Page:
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San Francisco TV Station, NTSB Issue Apologies Following Asiana Airlines Prank

Local Newscast Reported Bogus Names

SAN FRANCISCO (CBSNewYork) – A San Francisco local news station has come under fire for reporting fake and what some have called offensive names, purported to be those of the pilots of the fatal Asiana Airlines crash.

A KTVU anchor read along as the crude, bogus names were displayed on the screen during the station’s Friday noon broadcast.

Asiana Flight 214 was landing in San Francisco from South Korea when it crashed on Saturday afternoon.

The station caught its error about 15 minutes later, offering an on-air apology and said the NTSB provided the bogus names.

The NTSB later issued the following statement:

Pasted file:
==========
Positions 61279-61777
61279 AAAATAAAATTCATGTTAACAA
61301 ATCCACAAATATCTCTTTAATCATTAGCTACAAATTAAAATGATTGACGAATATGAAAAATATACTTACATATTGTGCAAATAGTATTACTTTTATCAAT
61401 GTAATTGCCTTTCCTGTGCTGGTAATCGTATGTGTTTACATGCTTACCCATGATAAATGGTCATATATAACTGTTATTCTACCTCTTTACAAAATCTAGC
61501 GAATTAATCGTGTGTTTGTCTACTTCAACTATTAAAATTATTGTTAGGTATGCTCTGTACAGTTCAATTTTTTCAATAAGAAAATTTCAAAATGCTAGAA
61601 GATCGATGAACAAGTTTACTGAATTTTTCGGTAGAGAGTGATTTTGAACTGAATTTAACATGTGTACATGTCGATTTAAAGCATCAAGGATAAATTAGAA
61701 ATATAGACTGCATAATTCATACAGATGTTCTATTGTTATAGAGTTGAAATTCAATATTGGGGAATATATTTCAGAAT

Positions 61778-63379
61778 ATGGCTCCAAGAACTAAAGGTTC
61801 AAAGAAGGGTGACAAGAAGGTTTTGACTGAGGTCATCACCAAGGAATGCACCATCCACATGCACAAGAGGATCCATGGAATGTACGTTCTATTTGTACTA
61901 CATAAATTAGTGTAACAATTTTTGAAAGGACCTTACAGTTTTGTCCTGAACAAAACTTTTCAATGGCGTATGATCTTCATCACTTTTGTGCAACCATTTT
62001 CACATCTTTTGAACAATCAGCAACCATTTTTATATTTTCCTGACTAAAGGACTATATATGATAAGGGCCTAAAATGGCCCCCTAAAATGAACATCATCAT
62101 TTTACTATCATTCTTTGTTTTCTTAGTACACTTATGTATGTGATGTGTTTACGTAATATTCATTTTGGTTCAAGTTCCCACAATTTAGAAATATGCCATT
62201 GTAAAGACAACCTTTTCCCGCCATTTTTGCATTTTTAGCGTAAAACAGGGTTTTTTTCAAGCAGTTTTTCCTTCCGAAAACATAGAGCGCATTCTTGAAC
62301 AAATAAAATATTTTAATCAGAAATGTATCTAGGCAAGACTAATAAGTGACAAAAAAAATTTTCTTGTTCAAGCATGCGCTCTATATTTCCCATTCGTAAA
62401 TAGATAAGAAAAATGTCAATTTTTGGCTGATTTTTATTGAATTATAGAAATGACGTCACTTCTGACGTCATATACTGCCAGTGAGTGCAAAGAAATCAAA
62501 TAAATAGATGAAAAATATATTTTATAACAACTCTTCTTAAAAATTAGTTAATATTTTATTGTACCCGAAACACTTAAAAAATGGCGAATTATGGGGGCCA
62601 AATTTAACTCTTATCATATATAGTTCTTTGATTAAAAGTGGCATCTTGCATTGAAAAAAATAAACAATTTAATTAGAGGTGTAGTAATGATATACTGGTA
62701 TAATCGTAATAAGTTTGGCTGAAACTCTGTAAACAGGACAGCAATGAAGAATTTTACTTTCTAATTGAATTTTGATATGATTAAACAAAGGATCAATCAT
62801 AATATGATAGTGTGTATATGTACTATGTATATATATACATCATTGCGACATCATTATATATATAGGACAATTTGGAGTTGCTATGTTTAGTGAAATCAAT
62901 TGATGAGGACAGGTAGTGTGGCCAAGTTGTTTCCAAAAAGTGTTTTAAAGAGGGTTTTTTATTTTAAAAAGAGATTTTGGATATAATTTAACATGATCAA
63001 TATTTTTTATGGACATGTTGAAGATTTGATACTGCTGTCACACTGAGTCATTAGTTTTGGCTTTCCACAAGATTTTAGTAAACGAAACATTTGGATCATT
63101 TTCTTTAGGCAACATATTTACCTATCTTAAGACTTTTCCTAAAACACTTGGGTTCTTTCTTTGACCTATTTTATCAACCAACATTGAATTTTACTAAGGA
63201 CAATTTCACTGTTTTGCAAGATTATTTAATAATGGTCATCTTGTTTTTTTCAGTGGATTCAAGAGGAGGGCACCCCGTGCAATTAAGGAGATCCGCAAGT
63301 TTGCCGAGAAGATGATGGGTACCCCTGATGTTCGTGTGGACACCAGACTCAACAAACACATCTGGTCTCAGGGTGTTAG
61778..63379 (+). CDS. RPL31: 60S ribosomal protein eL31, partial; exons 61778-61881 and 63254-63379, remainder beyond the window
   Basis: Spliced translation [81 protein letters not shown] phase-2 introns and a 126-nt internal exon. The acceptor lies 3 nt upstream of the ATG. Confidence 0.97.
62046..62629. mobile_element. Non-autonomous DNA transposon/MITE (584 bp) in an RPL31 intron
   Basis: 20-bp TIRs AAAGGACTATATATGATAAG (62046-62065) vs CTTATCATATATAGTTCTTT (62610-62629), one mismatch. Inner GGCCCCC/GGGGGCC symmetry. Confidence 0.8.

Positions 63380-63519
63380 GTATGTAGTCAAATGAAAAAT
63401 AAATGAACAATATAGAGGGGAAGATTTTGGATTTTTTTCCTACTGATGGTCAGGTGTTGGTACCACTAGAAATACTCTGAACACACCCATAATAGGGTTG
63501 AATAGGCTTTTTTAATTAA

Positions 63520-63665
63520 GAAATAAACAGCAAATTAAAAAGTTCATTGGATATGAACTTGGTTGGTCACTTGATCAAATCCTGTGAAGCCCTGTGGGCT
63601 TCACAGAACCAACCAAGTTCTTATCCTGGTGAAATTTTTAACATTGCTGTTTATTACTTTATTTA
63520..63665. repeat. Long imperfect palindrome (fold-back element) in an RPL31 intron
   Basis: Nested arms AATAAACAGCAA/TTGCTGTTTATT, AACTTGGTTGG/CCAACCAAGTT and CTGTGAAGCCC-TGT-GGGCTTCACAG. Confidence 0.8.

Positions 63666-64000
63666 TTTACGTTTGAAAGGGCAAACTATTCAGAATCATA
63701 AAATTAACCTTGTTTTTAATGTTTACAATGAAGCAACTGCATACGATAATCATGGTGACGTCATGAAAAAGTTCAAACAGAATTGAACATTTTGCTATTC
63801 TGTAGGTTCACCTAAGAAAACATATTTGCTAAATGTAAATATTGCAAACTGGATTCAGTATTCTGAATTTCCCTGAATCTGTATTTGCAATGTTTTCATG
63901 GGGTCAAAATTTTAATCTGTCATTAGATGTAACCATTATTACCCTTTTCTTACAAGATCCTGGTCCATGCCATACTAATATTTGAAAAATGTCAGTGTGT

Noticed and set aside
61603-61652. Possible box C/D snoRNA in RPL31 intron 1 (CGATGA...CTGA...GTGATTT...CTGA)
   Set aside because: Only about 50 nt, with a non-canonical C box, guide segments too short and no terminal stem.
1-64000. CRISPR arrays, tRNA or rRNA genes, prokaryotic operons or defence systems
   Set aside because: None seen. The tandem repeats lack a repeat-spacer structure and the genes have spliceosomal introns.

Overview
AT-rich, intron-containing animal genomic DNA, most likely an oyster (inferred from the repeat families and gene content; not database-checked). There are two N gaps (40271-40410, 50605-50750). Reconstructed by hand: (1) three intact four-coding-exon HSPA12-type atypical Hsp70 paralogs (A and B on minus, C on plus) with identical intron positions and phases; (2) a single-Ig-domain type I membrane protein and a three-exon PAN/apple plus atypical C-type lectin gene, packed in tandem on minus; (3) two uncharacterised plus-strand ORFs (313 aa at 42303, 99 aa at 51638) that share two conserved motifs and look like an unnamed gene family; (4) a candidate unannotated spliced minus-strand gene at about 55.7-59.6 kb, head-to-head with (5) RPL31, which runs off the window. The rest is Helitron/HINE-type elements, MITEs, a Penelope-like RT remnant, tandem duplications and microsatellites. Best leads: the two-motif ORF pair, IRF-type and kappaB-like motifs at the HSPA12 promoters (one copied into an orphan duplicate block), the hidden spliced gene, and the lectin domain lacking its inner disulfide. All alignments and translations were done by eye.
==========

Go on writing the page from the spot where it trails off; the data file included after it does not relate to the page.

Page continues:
“The National Transportation Safety Board apologizes for inaccurate and offensive names that were mistakenly confirmed as those of the pilots. A summer intern acted outside the scope of his authority when he erroneously confirmed the names of the flight crew on the aircraft. We work hard to ensure that only appropriate factual information regarding an investigation is released and we deeply regret today’s incident.”

Fox affiliate KTVU president and GM Tom Raponi has also issued an apology for the error.

“We sincerely regret the error and took immediate action to apologize, both in the newscast where the mistake occurred, as well as on our website and social media sites. Nothing is more important to us than having the highest level of accuracy and integrity, and we are reviewing our procedures to ensure this type of error does not happen again,” he said in a statement.

The broadcast has since gone viral on some blogs and on social media, with many ridiculing the TV station for failing to catch the bogus names before they were aired.

The Asian American Journalists Association, outraged by the error, released the following statement:

“Even if the NTSB confirmed the information, the names originated from somewhere – and we fail to understand how those obviously phony names could escape detection before appearing on the broadcast.”

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